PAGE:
, which received the classified documents from Snowden, reports
the NSA routinely turns over Americans' phone and email communications to the Israelis without first filtering the intelligence to remove information about US citizens.
In a 'memorandum of understanding'
between the NSA and its Israeli counterpart, details of the intelligence sharing agreement reveal that the US placed no legally binding limits on how the Israelis can use the data they receive. The agreement has been in effect since 2009.
The latest revelation from Snowden, who is currently living in Russia after being granted
temporary asylum there last month, seems to contradict claims by President Barack Obama that there are robust safeguards in effect to ensure the privacy of US citizens whose communications are being spied on or, in this case, shared with allies.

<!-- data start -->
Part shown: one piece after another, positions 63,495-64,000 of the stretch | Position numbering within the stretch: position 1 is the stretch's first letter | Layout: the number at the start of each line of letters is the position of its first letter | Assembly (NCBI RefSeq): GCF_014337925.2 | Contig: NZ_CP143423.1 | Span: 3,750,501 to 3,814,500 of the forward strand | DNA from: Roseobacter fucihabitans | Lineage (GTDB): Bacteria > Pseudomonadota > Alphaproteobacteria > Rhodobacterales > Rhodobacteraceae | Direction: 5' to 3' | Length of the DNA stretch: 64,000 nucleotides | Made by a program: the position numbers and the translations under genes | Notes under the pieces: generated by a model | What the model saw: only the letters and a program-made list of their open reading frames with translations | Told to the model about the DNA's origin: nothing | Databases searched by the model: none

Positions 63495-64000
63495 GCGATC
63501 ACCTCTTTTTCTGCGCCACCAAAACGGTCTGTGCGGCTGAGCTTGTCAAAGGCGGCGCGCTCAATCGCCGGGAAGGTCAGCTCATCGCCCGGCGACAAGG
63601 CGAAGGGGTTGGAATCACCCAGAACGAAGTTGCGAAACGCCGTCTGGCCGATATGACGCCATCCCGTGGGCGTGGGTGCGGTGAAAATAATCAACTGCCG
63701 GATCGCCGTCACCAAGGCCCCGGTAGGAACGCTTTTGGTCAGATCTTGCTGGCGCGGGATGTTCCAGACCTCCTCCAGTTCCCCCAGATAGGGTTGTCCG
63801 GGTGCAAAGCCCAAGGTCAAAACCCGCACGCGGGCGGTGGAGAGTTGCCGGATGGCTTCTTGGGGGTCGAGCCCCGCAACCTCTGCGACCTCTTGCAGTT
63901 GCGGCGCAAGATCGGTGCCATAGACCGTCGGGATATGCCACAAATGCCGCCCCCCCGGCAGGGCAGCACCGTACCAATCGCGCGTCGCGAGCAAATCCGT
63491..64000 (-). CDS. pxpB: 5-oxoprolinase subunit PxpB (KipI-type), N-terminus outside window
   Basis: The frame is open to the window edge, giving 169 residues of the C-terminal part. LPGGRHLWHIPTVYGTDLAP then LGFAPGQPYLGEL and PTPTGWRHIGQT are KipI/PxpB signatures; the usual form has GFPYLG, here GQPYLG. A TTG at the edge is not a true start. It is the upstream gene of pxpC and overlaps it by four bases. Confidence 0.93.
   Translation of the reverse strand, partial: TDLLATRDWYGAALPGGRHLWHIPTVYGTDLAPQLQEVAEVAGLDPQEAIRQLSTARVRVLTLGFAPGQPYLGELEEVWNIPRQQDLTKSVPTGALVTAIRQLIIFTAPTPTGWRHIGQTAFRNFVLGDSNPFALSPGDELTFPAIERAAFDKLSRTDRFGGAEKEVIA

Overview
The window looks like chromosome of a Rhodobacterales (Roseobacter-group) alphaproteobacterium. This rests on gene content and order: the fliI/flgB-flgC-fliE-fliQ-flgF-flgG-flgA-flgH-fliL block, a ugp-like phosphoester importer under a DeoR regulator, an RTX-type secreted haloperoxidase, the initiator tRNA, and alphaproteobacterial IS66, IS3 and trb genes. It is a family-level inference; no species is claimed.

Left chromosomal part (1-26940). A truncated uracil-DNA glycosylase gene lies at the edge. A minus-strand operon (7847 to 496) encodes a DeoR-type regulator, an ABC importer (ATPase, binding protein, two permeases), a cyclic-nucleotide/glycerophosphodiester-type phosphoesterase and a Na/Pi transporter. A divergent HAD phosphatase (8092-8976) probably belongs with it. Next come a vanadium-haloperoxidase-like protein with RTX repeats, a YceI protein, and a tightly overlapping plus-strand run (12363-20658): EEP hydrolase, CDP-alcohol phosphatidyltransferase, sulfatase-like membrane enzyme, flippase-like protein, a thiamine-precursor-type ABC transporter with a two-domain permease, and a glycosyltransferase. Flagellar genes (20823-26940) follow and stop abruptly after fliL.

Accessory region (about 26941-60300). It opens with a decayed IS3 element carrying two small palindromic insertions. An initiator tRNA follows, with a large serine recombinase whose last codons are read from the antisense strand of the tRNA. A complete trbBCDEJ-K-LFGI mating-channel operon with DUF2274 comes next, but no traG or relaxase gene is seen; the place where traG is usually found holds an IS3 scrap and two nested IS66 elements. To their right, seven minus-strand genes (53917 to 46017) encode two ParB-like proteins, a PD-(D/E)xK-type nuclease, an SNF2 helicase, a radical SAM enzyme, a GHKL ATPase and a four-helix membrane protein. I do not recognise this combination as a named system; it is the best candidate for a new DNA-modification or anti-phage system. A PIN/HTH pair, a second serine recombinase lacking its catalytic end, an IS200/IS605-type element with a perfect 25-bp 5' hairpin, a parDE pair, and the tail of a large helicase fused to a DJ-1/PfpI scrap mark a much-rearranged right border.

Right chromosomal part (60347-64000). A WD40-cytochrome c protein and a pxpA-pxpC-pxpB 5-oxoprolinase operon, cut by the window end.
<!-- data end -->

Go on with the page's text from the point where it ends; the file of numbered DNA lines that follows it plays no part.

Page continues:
The five-page memorandum does assert the need for Israeli authorities to respect the constitutional right of Americans to privacy, although there is no way of knowing whether or not the Israelis indeed respected those rights.
"This agreement is not intended to create any legally enforceable rights and shall not be construed to be either an international agreement or a legally binding instrument according to international law," the memorandum states.
An NSA spokesman assured the Guardian
that "any US person information that is acquired as a result of NSA's surveillance activities is handled under procedures that are designed to protect privacy rights."